"I remember that when we arrived at the hotel at White Mountains, the ladies sat down to a cup of tea, but I preferred to take a walk alone. It was a beautiful spot. The sun was just then reclining his head behind Mount Washington, with all that glorious drapery of an American sunset, of which we know nothing in this country. I felt that I should like to be walking with my God on this earth! I said, 'What shall I render to my Lord for all His benefits to me?' I was led further to repeat that question which Paul asked under other circumstances, 'Lord, what wilt Thou have me to do?' The answer came immediately. It was this: 'It is true thou canst not bring the many thousands thou hast left in thy native country to see this beautiful scenery; but thou canst create beautiful scenes for them. It is possible on a suitable spot so to arrange art and nature, that they shall be within the walk of every working man in Halifax; that he shall go and take his stroll there after he has done his hard day's toil, and be able to get home again without being tired.'"
Francis Crossley kept this moment of divine intervention in the forefront of his mind and on his return to Halifax immediately set about realising it. He hired the most famous landscape designer of his day – Sir Joseph Paxton, who, a few years earlier had designed the iconic Crystal Palace – to lay out a park in Halifax and on the 14th August 1857, a day declared a public holiday in Halifax, the People’s Park was opened.
Saturday, January 11, 2020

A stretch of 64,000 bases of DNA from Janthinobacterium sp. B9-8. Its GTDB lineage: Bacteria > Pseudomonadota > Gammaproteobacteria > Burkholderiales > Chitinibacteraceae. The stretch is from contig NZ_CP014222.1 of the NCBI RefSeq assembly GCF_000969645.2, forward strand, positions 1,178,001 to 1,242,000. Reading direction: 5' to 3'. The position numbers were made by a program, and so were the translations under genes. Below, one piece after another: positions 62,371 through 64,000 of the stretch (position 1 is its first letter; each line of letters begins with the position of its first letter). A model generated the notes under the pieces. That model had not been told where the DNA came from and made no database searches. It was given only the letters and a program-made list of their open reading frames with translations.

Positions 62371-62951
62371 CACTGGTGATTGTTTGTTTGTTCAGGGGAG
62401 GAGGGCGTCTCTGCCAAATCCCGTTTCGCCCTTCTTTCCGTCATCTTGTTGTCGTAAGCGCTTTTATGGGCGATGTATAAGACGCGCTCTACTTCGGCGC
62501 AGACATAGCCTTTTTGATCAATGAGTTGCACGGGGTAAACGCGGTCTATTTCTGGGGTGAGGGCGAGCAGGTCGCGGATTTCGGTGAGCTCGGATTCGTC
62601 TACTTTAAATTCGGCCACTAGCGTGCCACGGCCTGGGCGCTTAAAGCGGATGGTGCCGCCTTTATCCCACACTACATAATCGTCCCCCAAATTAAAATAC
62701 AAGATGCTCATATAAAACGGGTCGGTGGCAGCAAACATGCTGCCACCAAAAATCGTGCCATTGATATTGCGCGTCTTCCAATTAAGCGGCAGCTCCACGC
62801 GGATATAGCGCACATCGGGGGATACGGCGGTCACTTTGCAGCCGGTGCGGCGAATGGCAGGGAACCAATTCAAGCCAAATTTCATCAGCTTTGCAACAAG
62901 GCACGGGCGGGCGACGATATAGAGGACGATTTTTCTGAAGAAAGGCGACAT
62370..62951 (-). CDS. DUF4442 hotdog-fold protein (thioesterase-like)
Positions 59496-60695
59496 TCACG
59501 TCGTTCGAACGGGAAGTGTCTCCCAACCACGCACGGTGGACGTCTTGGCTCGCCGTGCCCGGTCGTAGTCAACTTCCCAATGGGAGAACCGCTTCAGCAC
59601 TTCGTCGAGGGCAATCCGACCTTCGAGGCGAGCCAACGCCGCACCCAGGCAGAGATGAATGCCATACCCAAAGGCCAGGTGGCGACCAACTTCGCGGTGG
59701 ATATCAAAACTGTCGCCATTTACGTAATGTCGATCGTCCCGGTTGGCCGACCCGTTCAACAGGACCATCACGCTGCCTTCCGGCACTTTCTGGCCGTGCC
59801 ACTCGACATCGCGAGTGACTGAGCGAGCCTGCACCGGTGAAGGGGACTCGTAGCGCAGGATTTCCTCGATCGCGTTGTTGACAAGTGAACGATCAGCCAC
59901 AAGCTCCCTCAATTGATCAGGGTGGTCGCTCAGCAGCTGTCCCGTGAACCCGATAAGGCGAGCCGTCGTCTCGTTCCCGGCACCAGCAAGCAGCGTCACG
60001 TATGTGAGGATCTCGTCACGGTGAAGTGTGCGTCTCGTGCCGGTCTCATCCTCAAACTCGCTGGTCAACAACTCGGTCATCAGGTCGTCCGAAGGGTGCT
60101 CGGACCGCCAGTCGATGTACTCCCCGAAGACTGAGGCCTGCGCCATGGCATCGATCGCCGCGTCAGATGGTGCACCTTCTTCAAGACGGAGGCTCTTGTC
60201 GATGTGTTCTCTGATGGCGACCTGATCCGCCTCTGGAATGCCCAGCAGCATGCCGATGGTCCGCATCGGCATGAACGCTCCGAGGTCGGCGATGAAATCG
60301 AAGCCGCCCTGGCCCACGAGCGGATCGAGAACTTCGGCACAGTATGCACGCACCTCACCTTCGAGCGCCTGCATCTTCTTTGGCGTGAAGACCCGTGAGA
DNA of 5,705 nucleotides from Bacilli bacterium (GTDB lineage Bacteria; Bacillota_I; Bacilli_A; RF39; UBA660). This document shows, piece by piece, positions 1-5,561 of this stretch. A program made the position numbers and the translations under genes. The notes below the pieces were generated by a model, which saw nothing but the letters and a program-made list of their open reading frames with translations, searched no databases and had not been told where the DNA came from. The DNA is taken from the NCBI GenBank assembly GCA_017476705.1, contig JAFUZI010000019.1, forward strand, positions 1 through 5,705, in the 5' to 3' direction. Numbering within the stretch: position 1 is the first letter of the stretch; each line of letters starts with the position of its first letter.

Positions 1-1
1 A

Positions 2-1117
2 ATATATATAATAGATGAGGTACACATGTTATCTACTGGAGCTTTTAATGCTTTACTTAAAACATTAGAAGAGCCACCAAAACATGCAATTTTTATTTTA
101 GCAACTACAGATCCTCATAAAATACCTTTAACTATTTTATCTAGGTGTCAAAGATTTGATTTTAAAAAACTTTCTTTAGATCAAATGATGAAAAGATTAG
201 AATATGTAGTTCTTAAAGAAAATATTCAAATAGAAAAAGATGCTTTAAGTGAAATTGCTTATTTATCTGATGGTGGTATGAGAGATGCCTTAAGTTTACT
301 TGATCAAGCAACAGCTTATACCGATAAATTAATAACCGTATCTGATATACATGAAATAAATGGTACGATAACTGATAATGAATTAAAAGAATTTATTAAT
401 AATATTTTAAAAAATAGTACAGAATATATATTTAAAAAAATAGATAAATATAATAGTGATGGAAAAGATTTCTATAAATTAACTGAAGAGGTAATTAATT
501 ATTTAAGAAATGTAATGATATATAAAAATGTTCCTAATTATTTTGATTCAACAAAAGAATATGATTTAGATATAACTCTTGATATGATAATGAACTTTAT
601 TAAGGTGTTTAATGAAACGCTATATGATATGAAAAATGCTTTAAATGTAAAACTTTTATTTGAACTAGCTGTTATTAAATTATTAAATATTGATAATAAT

ALLEGED FRAUD ON A RAILWAY - On Saturday, at the West Riding Court, Halifax, Josh Matthewman, of Huddersfield, was charged with having travelled from the latter place to Brighouse, on the Lancashire and Yorkshire Railway, in a second-class carriage, he having a third-class ticket. It appeared that defendant was put into the carriage by the officials at Huddersfield, and at Brighouse, when he was remonstrated with by a porter, he said he did not know that he was riding in a class superior to the one for which he had paid. He, however, offered to pay the difference, which was three half-pence, and the case was dismissed.
It is never too late to correct a miscarriage of justice. 145 years after this report appeared in the Bradford Observer, I would like to protest on behalf of Josh Matthewson for the way in which he was dragged in front of the courts, like a common criminal, for "riding in a class superior to the one for which he had paid". He was put in the wrong carriage when he boarded the train in Huddersfield, he explained his innocence when he was remonstrated with by a porter in Brighouse: and yet is name is paraded across the pages of the popular press and left on public view for almost a century and a half. During his life, Mr Matthewman may have rescued stray puppy dogs, raised children who changed the world, endowed homes for the poor and downtrodden: but all he is remembered for is his missing three half-pence ticket. What a perfect example of what was petty about the petty session courts.
Friday, January 10, 2020
S E P I A S A T U R D A Y 5 0 2
At some stage, I came into possession of these three photographs of school groups from, I suspect, the same school. One of the photographs includes a date: two children holding a slate with "Victory Year, 1919" written on it. The first and second photographs were obviously taken in the same classroom, and the third one is probably the same school at the same time. I have no idea who any of the children are, but that doesn't matter. It was Victory Year, and there was so much raw future gathered together. Hindsight tells us that Victory Year was soon followed by decades of economic depression and warfare, but the children gathered together knew nothing of what was to come. Their futures were in front of them.